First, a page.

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    $\begingroup$ My species is a plant/flower-based species (I should've probraly specified that). So I though instead of them eating, they get their energy from photosythensis. I like the idea of number 2! $\endgroup$
    – Sydni
    Aug 2 at 18:05
  • $\begingroup$ Keep in mind that roots on plants are not just about keeping it anchored in the wind. They take up vital nutrients and water. Not sure if your beings just maybe slather on nutrients like lotion on a certain part of the body or something, esp. if they're not eating/drinking anything. $\endgroup$
    – coblr
    Aug 2 at 19:32
  • $\begingroup$ @coblr Right, right. I was thinking about them putting on nutrients like lotion on their body. Maybe that could be a substitute for photosynthesis. $\endgroup$
    – Sydni
    Aug 4 at 1:31
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Be a mobile fungus, they have no internal organs.

"they acquire their food by absorbing dissolved molecules, typically by secreting digestive enzymes into their environment." from https://en.wikipedia.org/wiki/Fungus

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To function as an organism, you need to consume energy. And this normally means you also produce and excrete waste. Biologically, the cleanest you may be able to do this is to function like a plant, photosynthesise, and absorb the rarer, non-airborn nutrients through some kind of semi-passive system like roots.

This is not enough of an energy source for a humanoid like animal. A trend you'll notice in natures is that anything that gets its energy from photosynthesis, is either very, very small, or it doesn't move.

So you'd need something that provides higher amounts of energy to allow such movement.

These 'people' would also have to be very, very different to humans, as the biological functions that allow our bodies to exist and move are founded on the premise of consumption and waste. So there would be many, complicated biological systems that would need to be replaced with 'renewable' alternatives. i.e. alternatives that transition between two states using/releasing energy alone, conserving all of the involved materials for re-use. The only consumption/waste that would still be allowed, would be those involved in breathing.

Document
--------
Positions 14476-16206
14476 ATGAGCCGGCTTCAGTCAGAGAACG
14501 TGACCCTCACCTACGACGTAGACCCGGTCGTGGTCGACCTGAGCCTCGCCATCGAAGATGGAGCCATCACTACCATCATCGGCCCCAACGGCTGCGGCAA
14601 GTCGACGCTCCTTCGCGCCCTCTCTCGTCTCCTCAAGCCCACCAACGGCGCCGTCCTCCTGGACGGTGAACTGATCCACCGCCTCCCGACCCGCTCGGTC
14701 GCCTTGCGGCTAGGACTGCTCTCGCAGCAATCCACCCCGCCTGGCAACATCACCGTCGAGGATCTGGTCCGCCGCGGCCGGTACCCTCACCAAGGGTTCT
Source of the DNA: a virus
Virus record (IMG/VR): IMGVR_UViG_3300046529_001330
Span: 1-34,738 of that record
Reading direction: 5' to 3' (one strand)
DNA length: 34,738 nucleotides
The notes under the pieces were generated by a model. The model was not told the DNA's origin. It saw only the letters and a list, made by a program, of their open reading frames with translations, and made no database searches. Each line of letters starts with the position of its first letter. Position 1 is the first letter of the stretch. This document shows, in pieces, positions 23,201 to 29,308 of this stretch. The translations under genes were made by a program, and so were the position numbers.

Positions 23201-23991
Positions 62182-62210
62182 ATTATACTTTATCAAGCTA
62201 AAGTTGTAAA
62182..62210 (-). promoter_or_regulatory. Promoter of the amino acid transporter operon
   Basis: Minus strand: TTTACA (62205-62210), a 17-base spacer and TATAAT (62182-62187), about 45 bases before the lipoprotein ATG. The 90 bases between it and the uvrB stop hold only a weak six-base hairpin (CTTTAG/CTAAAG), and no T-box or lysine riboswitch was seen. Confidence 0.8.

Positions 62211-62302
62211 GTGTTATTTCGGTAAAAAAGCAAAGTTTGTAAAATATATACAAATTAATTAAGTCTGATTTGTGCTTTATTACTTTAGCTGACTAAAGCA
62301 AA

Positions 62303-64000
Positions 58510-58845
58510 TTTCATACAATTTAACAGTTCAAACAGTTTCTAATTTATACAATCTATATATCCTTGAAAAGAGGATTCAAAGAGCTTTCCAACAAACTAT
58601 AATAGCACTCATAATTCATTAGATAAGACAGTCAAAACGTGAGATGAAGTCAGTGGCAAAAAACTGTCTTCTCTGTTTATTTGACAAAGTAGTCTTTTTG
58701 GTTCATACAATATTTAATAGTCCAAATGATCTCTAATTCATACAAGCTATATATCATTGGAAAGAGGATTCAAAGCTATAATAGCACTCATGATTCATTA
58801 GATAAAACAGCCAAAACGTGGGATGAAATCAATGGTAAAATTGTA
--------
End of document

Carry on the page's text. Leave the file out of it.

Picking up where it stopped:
Via a battery

The easiest way to achieve this, is something like a cyborg. If your 'people' have a battery, they could afford human-like acts and movements using the battery charge. However even if you had almost perfect solar-panels for skin, you wouldn't be able to capture enough energy for constant movement. I don't know the exact numbers for this. But I'd guess your people would have to spend days in a dormant state collecting solar energy before they could spend a single day of full activity.

So you could have other ways of providing power to this battery. For example if you had some kind of energy network your people regularly connected to. Either with a physical connection, or maybe with wireless charging to a possibly hidden infrastructure for a lost-technology setting (Why does everyone who leaves the city/major roads for too long get more and more tired until they collapse and die!?)

Or, similarly to the Silkworm Moth in Guest's answer, your cyborgs are born with a battery. To last a life span, probably a radiation based one... Which makes conception an interesting topic you may or may not want to answer.

Via breathing

This is probably not actually plausible, but you may be able to make a convincing narrative with it. If your humanoids live on a planet with a large enough amount of airborn 'exotic' materials that they could get all of the required materials to construct a biological organism from just breathing it in. This would require a planet in a probably similar state to Venus.

Any biological organism being able to endure an atmosphere like Venus for longer than a few minutes would be an incredibly feat. Nevermind actually harvest it for the nutrients required to continue living there.

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  • $\begingroup$ I should've (did) specified that they were plant/flower-based. I've been told, including you, that photosynthesis wouldn't be enough for a human. $\endgroup$
    – Sydni
    Aug 2 at 23:18